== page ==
Diane Wolfthal

David and Caroline Minter Professor of Humanities
Professor of Art History
Ph.D. (1983) Institute of Fine Arts, New York University
M.A. (1973) Queens College, City University of New York
B.A. (1970) City College, City University of New York
117 Herring Hall

Research Areas

Late medieval through 17th-century art

Diane Wolfthal specializes in late medieval and early modern European art.  Her interests include feminist and gender studies, Jewish Studies, the history of sexuality, technical art history, and the study of the intersection of money, values, and culture. Her authored books include In and Out of the Marital Bed: Seeing Sex in Renaissance Art (Yale University Press, 2010), Picturing Yiddish: Gender, Identity, and Memory in Illustrated Yiddish Books of Renaissance Italy (Leiden: Brill, 2004), Images of Rape: The "Heroic" Tradition and its Alternatives (Cambridge University Press, 1999), and The Beginnings of Netherlandish Canvas Painting (Cambridge University Press, 1989). She co-authored Princes and Paupers: The Art of Jacques Callot (2013) and Corpus of Fifteenth-Century Painting in the Southern Netherlands and the Principality of Liège: Early Netherlandish Paintings in Los Angeles (Brussels: KIK-IRPA, 2014). She has also edited or co-edited collections of essays on the family; peace and negotiation; the rise of the monetary economy and its effect on European culture; and a Festschrift for Colin Eisler.  She is a Founding Co-editor of Early Modern Women: An Interdisciplinary Journal.

Her current projects show the range of her interests.  Her article “Complicating Medieval Anti-Semitism: The Role of Class in Two Tales of Christian Attacks on Innocent Jews," appeared in the Spring 2016 issue of Gesta. “Weave Match and its Implications: The Case of Dirk Bouts," co-authored with Don Johnson and Catherine Metzger was published in Workshop Practice in Early Netherlandish Painting: Case Studies from Van Eyck through Gossart, edited by Maryann Ainsworth (2017).  Her article “Art History and Huizinga’s Autumn of the Middle Ages,” will appear in The Autumn of the Middle Ages Revisited: The Legacy of Huizinga's Masterwork, ed. by Peter Arnade and Martha Howell (Amsterdam University Press).  Another essay, "When Did Servants become Men?" is in press in Rivalrous Masculinities, ed. by Ann Marie Rasmussen and J. Christian Straubhaar (University of Notre Dame Press).  "Foregrounding the Background: Dutch and Flemish Images of Household Servants" will be published in Concerning Early Modern Women of the Low Countries, ed. by Sarah Moran and Amanda Pipkin.  "Old Maids: Images of Elderly Household Help," will appear in Old Women, Witches and Old Wives: An Anthology Across Cultures, ed. by Frima Fox Hofrichter.  Her article "Scribe and Owner as Artist in a Sixteenth-Century Yiddish Miscellany" will be published in Images 11 (2018).  And an essay titled “From Venus to Witches: The Female Nude in Northern Europe,” and seven catalogue entries will appear in The Nude in Europe during the Renaissance, 1400-1530, ed. by Thomas Kren (J. Paul Getty Museum, exhibition catalogue, 2018).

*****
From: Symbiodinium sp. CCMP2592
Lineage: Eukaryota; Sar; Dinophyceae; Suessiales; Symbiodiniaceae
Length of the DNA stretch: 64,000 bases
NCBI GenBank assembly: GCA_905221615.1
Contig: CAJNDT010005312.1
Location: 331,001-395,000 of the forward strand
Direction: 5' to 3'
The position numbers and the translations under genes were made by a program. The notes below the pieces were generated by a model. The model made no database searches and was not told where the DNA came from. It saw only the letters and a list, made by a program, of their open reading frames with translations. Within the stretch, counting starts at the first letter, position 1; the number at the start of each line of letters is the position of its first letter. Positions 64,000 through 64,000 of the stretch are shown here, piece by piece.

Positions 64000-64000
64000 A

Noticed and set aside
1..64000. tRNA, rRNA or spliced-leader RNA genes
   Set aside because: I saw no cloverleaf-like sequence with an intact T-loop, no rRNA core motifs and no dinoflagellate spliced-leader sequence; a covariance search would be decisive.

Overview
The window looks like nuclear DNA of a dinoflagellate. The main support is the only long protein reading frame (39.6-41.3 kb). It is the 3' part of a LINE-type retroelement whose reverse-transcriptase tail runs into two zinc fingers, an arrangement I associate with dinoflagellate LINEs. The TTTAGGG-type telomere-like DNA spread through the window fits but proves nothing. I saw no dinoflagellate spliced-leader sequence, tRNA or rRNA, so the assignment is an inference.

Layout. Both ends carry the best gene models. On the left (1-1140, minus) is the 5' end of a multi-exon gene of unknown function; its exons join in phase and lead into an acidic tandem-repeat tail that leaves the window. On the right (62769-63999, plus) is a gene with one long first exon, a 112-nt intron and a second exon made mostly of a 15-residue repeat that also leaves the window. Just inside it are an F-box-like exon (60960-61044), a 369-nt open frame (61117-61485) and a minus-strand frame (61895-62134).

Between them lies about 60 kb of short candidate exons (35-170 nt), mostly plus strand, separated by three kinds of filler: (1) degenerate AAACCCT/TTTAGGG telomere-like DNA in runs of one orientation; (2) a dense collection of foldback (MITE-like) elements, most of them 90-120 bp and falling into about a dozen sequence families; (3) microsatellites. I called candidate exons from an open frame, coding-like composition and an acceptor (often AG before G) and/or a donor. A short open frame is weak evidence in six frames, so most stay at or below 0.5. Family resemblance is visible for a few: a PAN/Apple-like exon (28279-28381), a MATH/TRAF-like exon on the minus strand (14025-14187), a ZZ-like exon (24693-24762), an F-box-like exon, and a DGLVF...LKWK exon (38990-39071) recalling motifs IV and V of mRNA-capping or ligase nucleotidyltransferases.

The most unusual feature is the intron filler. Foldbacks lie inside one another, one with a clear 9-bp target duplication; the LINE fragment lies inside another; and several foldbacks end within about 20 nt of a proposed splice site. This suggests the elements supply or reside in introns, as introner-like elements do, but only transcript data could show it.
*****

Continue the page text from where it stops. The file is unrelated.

Wolfthal's two major current projects are Household Help: Images of Servants and Slaves in Europe and Abroad, 1400-1700, under contract to Yale University Press, and an exhibition, Medieval Money, for the Morgan Library and Museum in New York.
For PDFs of her publications, see her website on academia.com.